Initially, Paretta's compositions may appear simplistic as they do not exceed three minutes in length, but as a result of the tight spaces created, his musicianship comes across as rawer and heavier than you would expect it to, which in turn expressly emphasizes its conglomeration of grooves, stoner rock, jazz, early grunge, and rhythm and blues. The more you listen to Paretta's bare-bones presentation, the more you realize how much attention he paid to detail and begin to wonder how it would sound if he had taken more time to expand on his riffing and musicianship.
As if to emphasize how much musicianship is packed into short periods of time, there’s an intricate interplay between the guitar, the bass, and the drums, also unusual for the tracks' brief duration. The presentation reminded me in some ways of Rush in the early seventies, although the communication between the instruments is stripped down and not as grandiose. Paretta could easily have added a larger-than-life approach, but he and drummer Daniele Marcia allow baser creativity to speak for itself within the apparent simplicity of their recordings.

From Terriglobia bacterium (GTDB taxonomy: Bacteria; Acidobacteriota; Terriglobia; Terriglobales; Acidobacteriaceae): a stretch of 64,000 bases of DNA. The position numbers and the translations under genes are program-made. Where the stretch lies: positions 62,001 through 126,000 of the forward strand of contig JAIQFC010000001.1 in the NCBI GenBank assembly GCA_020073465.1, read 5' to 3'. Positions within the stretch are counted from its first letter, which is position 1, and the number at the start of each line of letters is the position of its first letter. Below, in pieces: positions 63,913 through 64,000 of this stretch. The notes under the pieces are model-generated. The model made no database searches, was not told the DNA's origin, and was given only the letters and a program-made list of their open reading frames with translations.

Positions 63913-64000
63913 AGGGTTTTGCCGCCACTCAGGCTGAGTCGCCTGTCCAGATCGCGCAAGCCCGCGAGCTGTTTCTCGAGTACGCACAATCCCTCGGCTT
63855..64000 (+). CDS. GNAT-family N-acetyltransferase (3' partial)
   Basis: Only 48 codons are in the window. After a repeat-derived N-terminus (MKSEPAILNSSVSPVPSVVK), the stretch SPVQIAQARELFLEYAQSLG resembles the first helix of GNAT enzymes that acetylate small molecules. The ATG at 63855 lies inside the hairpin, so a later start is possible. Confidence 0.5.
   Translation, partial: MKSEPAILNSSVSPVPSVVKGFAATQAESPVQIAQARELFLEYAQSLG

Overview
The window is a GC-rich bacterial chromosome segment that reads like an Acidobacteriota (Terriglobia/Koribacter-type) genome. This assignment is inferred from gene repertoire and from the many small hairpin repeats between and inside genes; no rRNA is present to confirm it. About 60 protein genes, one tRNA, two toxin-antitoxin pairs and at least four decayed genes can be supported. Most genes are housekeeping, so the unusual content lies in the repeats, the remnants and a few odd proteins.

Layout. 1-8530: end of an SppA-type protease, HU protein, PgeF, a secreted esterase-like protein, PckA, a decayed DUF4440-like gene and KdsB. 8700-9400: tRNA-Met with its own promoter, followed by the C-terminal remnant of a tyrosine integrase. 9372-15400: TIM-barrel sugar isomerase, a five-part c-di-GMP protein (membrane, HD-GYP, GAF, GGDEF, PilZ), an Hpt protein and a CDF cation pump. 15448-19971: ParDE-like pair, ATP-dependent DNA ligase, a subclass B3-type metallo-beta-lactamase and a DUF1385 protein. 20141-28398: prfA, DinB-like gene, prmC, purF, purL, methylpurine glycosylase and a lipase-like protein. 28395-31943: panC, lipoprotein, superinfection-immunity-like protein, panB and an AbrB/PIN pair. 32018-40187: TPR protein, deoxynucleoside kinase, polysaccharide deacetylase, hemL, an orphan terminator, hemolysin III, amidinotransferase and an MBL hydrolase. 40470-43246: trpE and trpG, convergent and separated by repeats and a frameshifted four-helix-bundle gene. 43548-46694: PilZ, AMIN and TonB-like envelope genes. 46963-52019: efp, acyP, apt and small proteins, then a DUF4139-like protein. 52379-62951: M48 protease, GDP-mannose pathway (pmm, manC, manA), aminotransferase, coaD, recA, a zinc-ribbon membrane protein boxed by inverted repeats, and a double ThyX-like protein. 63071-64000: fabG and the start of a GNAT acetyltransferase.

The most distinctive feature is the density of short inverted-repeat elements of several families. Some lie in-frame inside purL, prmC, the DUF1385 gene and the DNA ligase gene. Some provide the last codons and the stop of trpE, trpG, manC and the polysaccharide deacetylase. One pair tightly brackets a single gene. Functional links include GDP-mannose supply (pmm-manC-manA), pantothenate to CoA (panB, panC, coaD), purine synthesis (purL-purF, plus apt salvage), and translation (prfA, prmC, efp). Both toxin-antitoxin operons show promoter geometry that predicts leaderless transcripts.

Low-tuned strings and occasional dissonant chords add even more depth to the composition, neither of which would be traditionally associated with grunge, r&b or funk. There are also some guitar and bass lines that seem incompatible, but they fit together well when they are placed in the appropriate places. Paretta is essentially starting from scratch and going back years to discover new paths forward with his work.